U.S. Air Force Awards Lockheed Martin Contract for Third and Fourth GPS III Satellites

NEWTOWN, Pa, Jan­u­ary 12th, 2012 — The U.S. Air Force has award­ed Lock­heed Mar­tin [NYSE: LMT] a $238 mil­lion con­tract for pro­duc­tion of the third and fourth satel­lites in the next-gen­er­a­tion Glob­al Posi­tion­ing Sys­tem (GPS) con­stel­la­tion, known as GPS III

The acqui­si­tion of the next two GPS III satel­lites at one time will allow the Lock­heed Mar­tin-led team to max­i­mize effi­cien­cies in satel­lite manufacturing.

The GPS III pro­gram will afford­ably replace aging GPS satel­lites while improv­ing capa­bil­i­ty to meet the evolv­ing needs of mil­i­tary, com­mer­cial and civil­ian users world­wide. GPS III satel­lites will deliv­er bet­ter accu­ra­cy and improved anti-jam­ming pow­er while enhanc­ing the spacecraft’s design life and adding a new civ­il sig­nal designed to be inter­op­er­a­ble with inter­na­tion­al glob­al nav­i­ga­tion satel­lite systems.

GPS is a glob­al gold stan­dard, pro­vid­ing accu­rate, reli­able, con­tin­u­ous, free world­wide posi­tion­ing, nav­i­ga­tion and tim­ing (PNT) ser­vices,” said Col Bernie Gru­ber, direc­tor of the U.S. Air Force’s Glob­al Posi­tion­ing Sys­tems Direc­torate. “And we are focused on deliv­er­ing world-class space-based PNT capa­bil­i­ties to our users around the world. As the need for more capa­bil­i­ty increas­es, GPS III will allow us to afford­ably sus­tain and mod­ern­ize the con­stel­la­tion by pro­vid­ing increased capa­bil­i­ties incre­men­tal­ly to bet­ter meet cur­rent and future needs.”

In May 2008, the Air Force award­ed Lock­heed Mar­tin an ini­tial con­tract to design, devel­op and build the first two GPS III satel­lites. The con­tract also includes options for up to 10 addi­tion­al space­craft. With the most recent award, the GPS III team is now on con­tract to deliv­er four GPS III space vehi­cles, with the first launch sched­uled in 2014. The Air Force has plans to build up to 32 GPS III satellites.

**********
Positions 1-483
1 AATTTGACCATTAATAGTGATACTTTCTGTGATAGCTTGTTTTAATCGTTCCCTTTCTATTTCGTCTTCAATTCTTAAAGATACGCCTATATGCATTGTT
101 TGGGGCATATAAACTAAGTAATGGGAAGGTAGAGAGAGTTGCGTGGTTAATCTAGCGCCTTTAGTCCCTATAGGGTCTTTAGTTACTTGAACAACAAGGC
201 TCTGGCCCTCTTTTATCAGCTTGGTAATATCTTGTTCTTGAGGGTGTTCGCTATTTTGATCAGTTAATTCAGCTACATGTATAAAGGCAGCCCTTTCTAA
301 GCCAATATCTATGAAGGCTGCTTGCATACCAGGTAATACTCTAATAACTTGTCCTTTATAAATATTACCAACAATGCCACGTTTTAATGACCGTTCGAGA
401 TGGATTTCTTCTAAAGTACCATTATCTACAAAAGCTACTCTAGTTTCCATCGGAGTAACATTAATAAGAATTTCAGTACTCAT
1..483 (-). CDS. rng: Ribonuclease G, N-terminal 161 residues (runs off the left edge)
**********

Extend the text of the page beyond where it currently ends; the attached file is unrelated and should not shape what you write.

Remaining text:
“The gov­ern­ment has mapped an extreme­ly sen­si­ble acqui­si­tion strat­e­gy for GPS III and we are focus­ing on exe­cut­ing the pro­gram to deliv­er these much need­ed capa­bil­i­ties to bil­lions of users around the word,” said Mark Vale­rio, vice pres­i­dent and gen­er­al man­ag­er of Lock­heed Martin’s Sur­veil­lance and Nav­i­ga­tion Sys­tems line of busi­ness. “As we pro­duce more GPS III satel­lites, we aim to con­tin­u­al­ly reduce the cost and cycle time of each space vehi­cle to ensure we deliv­er the great­est val­ue to the Air Force.”

The GPS III pro­gram con­tin­ues to achieve major mile­stones and the first space vehi­cle is pro­gress­ing on sched­ule. Lock­heed Mar­tin received the core struc­ture for the first GPS III satel­lite at its Sten­nis, Miss., facil­i­ty in August, and is now inte­grat­ing the space vehicle’s flight propul­sion sub­sys­tem. The inte­grat­ed core propul­sion mod­ule will be shipped to Lock­heed Martin’s GPS Pro­cess­ing Facil­i­ty (GPF) in the sum­mer of 2012 and will then under­go final assem­bly, inte­gra­tion and test in order to meet its planned 2014 launch.

For GPS III, Lock­heed Mar­tin is build­ing on its proven record of deliv­er­ing high­ly reli­able GPS space­craft. The fleet of Lock­heed Mar­tin-built GPS IIR and IIR‑M satel­lites makes up the major­i­ty of the oper­a­tional GPS con­stel­la­tion. The satel­lites have exceed­ed 140 cumu­la­tive oper­a­tional years on-orbit with a reli­a­bil­i­ty record of bet­ter than 99.9 per­cent. Lock­heed Mar­tin her­itage pro­grams date back to the pro­duc­tion of the Oscar and Nova satel­lites, the pro­grams that paved the way to the cur­rent GPS system.

The GPS III team is led by the Glob­al Posi­tion­ing Sys­tems Direc­torate at the U.S. Air Force Space and Mis­sile Sys­tems Cen­ter. Lock­heed Mar­tin is the GPS III prime con­trac­tor with team­mates ITT Exelis, Gen­er­al Dynam­ics, Infin­i­ty Sys­tems Engi­neer­ing, Hon­ey­well, ATK and oth­er sub­con­trac­tors. Air Force Space Command’s 2nd Space Oper­a­tions Squadron (2SOPS), based at Schriev­er Air Force Base, Colo., man­ages and oper­ates the GPS con­stel­la­tion for both civ­il and mil­i­tary users.

Head­quar­tered in Bethes­da, Md., Lock­heed Mar­tin is a glob­al secu­ri­ty com­pa­ny that employs about 126,000 peo­ple world­wide and is prin­ci­pal­ly engaged in the research, design, devel­op­ment, man­u­fac­ture, inte­gra­tion and sus­tain­ment of advanced tech­nol­o­gy sys­tems, prod­ucts and ser­vices. The Corporation’s 2010 sales from con­tin­u­ing oper­a­tions were $45.8 billion. 

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